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Bitlocker definition

BitLocker refers to encryption software developed by Microsoft and included with most Windows operating systems. BitLocker uses AES encryption to encrypt the computer’s hard drive including the operating system and all its files.

The history of Bitlocker

BitLocker was introduced in 2004 as a part of Microsoft Next-Generation Secure Computing Base (NGSCB) architecture, designed to improve the security of the Windows operating system. BitLocker was created to protect the information on the device, especially if that device can be lost.

BitLocker was first included with Windows Vista and has been improved upon in every subsequent Windows version. For example, in Windows 10, the users can change the BitLocker encryption method and cipher.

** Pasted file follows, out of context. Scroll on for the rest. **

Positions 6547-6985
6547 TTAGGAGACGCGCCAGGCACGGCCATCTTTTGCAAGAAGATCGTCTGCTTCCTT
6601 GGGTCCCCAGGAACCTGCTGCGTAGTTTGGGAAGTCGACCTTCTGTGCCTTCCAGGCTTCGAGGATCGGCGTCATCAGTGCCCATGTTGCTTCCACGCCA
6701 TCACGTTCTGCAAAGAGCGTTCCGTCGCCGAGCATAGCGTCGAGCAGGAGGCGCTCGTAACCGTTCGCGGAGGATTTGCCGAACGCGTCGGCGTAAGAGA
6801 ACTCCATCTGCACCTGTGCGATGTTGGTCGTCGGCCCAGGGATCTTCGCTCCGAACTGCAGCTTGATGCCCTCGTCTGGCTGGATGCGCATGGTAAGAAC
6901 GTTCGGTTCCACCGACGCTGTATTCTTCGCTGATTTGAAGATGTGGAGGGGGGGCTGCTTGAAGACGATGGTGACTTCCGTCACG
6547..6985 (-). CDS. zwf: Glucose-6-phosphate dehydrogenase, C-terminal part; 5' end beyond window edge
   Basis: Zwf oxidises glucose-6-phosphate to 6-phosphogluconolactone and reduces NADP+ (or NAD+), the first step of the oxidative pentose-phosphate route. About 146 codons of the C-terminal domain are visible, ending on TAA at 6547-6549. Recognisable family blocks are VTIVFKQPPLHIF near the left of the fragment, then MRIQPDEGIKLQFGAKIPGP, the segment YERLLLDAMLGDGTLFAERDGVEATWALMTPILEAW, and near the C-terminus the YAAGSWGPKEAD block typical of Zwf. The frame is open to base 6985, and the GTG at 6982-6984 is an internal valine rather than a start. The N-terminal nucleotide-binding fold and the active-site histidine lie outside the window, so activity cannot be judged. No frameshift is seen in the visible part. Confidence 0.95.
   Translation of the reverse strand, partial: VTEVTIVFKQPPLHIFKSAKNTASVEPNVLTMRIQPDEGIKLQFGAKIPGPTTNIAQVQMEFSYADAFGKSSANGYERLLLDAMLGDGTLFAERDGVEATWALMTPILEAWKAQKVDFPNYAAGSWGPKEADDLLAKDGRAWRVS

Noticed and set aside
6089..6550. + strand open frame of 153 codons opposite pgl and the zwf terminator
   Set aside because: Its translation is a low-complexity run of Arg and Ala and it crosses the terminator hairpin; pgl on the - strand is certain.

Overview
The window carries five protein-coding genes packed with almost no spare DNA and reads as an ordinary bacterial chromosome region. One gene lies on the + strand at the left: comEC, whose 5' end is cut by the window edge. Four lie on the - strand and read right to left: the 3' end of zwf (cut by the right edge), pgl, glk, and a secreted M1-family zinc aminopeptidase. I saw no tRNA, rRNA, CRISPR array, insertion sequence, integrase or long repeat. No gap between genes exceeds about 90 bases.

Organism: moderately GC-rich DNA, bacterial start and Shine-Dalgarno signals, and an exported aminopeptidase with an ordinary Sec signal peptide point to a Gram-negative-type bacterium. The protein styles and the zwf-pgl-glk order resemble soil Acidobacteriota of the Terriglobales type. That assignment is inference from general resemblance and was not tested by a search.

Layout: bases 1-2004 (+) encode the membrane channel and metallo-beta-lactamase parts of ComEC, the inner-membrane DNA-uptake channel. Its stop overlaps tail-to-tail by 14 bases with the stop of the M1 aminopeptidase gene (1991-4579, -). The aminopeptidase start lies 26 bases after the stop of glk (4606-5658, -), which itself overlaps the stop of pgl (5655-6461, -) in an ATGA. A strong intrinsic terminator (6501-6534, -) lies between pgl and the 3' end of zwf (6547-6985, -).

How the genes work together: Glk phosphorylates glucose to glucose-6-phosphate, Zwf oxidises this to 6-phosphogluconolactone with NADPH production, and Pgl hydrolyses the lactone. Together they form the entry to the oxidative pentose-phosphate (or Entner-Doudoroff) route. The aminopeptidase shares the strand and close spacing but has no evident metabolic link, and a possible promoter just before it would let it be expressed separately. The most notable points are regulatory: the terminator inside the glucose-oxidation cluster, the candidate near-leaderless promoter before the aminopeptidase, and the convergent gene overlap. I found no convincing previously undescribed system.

BitLocker best practices

Microsoft recommends configuring BitLocker on a computer with TPM (Trusted Platform Module) of at least 1.2 and a Trusted Computing Group (TCG)-compliant BIOS or UEFI firmware as well as a PIN. This configuration will prevent an attacker with physical access to the device from starting the computer.

Drawbacks of BitLocker

  • Without suitable hardware and proper configuration, BitLocker can be hacked.
  • BitLocker encrypts the drive when the device is shut off. It does not protect files from users on a shared device.